Retrofit Markets that will assist states in
    developing approaches for retrofitting buildings
    in the nations residential and commercial
    sectors.
  • Area of Interest 2 Stimulating Energy
    Efficiency Action that will assist states in
    generating the necessary policy and program
    frameworks to support investment in
    cost-effective energy efficiency for the
    long-term.
  • For Area of Interest 1 - DOE is seeking
    applications for the development of programs and
    strategies to retrofit residential and/or
    commercial properties in markets with little or
    no retrofit activity and/or to increase the
    market penetration of existing whole-building
    retrofits.
  • For Area of Interest 2 - DOE is seeking
    applications from states and groups of states to
    achieve an annual minimum target electricity
    savings of 1 percent through energy efficiency
  • Area of Interest 1 10 awards anticipated
    nationwide
  • Area of Interest 2 8 awards anticipated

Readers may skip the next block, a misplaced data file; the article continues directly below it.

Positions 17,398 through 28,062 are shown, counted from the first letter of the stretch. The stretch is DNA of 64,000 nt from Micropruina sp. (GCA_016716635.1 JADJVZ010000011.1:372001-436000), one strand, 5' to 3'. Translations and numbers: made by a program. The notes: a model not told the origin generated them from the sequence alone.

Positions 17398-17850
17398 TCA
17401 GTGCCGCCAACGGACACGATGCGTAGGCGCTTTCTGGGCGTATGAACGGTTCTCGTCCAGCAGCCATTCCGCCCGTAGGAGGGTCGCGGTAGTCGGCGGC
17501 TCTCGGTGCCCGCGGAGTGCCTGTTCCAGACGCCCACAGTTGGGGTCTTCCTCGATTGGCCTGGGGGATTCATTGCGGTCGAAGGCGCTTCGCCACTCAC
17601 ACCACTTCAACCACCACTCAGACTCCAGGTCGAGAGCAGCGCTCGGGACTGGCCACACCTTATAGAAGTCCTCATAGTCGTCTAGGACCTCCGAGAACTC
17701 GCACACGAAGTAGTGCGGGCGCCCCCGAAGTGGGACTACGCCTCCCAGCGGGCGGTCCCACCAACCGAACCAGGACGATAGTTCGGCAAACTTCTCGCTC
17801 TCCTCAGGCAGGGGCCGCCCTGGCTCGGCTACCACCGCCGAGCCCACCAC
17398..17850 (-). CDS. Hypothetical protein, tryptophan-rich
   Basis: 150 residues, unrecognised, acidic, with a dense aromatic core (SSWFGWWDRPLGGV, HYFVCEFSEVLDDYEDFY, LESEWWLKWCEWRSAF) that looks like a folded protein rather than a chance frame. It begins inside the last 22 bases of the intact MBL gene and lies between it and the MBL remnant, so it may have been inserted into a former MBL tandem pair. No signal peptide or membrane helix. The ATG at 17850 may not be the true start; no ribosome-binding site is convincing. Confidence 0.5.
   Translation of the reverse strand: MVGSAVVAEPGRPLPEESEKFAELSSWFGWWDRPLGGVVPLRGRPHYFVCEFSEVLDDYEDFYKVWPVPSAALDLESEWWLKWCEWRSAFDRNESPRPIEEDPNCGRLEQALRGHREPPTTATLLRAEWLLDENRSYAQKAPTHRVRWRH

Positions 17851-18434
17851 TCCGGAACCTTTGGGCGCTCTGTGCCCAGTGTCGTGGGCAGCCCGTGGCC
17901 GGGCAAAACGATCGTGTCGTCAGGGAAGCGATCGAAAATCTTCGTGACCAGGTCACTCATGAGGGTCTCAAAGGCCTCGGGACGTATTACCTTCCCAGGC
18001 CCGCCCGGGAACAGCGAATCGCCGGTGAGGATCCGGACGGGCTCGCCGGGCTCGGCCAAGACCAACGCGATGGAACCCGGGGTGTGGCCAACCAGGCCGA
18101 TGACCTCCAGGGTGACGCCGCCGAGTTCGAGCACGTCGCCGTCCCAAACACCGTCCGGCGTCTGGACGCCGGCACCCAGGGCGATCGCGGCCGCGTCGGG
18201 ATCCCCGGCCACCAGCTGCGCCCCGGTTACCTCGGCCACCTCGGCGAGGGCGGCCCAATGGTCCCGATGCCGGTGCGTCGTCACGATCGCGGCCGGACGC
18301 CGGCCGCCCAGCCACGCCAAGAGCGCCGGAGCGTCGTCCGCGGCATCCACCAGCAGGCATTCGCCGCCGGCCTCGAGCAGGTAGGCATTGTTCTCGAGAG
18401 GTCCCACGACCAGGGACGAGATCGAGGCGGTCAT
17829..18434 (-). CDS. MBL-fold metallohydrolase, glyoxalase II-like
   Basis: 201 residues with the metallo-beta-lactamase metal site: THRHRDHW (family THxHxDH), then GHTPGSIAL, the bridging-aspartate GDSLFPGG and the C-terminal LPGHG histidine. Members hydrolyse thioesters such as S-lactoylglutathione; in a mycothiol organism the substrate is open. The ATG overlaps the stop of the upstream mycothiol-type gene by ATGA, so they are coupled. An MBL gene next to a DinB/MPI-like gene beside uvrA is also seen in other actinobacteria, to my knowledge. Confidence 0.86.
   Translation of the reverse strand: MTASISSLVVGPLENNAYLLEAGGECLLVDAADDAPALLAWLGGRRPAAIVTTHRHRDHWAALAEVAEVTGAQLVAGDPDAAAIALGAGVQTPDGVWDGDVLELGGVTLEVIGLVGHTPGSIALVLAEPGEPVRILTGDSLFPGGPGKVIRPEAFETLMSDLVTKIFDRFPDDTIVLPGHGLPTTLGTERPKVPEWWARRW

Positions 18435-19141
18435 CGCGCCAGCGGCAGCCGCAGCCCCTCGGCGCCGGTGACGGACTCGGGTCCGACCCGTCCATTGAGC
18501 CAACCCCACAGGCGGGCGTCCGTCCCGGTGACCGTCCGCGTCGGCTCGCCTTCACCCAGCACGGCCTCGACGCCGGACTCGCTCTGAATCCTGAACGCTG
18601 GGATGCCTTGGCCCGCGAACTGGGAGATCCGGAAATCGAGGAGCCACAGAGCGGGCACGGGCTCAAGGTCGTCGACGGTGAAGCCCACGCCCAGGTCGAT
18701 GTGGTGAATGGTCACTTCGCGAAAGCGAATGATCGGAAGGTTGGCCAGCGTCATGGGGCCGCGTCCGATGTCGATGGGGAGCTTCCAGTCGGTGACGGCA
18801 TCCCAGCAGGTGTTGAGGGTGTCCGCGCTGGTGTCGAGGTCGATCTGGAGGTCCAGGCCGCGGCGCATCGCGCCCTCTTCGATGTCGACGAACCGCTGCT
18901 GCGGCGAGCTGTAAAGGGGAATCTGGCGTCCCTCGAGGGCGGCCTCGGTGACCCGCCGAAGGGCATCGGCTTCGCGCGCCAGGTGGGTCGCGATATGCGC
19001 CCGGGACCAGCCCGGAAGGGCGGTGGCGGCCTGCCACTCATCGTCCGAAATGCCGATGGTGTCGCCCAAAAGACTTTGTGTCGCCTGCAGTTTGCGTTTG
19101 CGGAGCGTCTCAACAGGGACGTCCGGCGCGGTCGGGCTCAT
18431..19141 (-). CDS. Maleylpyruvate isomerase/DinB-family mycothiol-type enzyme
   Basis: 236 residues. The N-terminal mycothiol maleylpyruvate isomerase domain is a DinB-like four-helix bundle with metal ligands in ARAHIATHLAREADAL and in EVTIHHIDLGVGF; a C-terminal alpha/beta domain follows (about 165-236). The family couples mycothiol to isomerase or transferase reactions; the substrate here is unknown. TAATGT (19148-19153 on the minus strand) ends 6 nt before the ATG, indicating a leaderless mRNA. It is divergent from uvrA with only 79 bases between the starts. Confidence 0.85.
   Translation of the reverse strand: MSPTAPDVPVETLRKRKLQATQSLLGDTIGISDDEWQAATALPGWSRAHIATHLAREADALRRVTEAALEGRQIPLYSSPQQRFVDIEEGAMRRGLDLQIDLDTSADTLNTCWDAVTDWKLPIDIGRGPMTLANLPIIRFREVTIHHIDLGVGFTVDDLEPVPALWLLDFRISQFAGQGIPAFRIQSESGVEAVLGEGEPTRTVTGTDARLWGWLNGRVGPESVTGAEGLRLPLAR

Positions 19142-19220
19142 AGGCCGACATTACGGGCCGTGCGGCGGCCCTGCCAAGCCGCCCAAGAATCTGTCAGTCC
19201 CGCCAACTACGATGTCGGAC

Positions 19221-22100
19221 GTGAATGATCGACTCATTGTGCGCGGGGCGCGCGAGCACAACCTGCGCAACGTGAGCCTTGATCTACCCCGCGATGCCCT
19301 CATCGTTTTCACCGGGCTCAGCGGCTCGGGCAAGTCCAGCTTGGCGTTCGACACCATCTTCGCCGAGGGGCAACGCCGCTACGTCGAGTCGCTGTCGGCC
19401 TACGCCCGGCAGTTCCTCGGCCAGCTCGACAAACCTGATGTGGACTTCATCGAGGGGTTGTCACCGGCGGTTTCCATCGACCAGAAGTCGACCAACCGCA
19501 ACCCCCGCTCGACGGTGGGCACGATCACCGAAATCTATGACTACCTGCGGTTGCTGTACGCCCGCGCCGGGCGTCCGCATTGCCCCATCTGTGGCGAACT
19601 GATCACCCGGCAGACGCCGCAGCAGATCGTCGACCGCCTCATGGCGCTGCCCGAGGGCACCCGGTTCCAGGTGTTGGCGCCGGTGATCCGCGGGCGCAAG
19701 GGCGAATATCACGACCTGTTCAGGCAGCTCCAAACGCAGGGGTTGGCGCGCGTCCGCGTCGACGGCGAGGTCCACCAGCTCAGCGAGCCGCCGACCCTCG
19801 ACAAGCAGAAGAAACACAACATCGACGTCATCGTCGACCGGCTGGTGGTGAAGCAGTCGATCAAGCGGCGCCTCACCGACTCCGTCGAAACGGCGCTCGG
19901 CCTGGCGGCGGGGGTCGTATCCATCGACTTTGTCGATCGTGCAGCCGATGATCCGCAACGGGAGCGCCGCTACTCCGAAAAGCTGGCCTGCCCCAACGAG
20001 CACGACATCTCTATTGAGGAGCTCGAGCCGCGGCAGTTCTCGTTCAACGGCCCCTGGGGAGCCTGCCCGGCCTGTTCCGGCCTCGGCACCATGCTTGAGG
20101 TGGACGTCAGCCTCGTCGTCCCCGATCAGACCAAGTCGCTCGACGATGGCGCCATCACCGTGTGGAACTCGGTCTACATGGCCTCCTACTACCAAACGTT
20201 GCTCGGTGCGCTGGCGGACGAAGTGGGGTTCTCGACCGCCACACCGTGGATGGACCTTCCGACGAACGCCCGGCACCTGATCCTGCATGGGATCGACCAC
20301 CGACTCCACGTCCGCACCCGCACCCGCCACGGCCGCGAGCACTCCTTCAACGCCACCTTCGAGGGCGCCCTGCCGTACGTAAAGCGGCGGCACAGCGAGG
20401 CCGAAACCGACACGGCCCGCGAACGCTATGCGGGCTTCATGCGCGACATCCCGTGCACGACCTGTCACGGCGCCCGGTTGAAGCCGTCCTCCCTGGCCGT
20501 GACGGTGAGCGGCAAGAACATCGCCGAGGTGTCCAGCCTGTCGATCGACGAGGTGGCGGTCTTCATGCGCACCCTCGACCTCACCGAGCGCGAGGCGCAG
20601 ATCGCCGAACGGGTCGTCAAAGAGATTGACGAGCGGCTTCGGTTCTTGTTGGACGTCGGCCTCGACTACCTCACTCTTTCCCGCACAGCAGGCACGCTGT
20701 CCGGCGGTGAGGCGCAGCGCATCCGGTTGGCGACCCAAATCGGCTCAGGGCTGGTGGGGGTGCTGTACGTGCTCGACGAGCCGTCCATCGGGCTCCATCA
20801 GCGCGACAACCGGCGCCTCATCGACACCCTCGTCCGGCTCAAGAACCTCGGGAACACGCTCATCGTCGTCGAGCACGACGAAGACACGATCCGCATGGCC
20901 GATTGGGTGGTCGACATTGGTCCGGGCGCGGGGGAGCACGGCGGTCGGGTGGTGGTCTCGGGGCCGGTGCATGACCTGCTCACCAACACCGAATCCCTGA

nationwide
  • Area of Interest 1 2 Million - 5 Million per
    state (no single state will be awarded more than
    5 million
  • Area of Interest 2 250,000 - 700,000 (no
    single state will be awarded more than 700,000

34
  • A whole-house approach can effectively
    demonstrate why air sealing, duct sealing and
    insulation are needed, and identify all the
    opportunities to improve energy efficiency.
  • 34

35
Special diagnostics solve problems and sell
solutions
36
Overview of HPwES Programs
Home Performance with Energy Star (HPwES)
programs have been established across the U.S.
using various methods of program delivery.
Three Example HPwES Programs Three Example HPwES Programs Three Example HPwES Programs Three Example HPwES Programs
NYSERDA State-chartered NGO in NY, established 2001 Budget 5 million (2006) Jobs completed 4,105 (2008) Total Savings 3,366 MWh, 112,300 MMBtu (2006)
Energy Trust of Oregon State-chartered NGO in OR, established 2006 Budget 22.5 million (entire program 2009)1 Jobs completed 1,040 (2008) Total Savings 410 MWh, 8200 MMBtu (2008)
Austin Energy Municipal Utility in Austin, TX, established 2004 Budget 1.65 million (2008) Jobs completed 2,654 (2008) Total Savings 5,241 MWh (2008)
  • 1 Oregon budget is entire Home Energy Solutions
    Program for existing homes. http//www.energytrust
    .org/library/financials/2009_Budget.pdf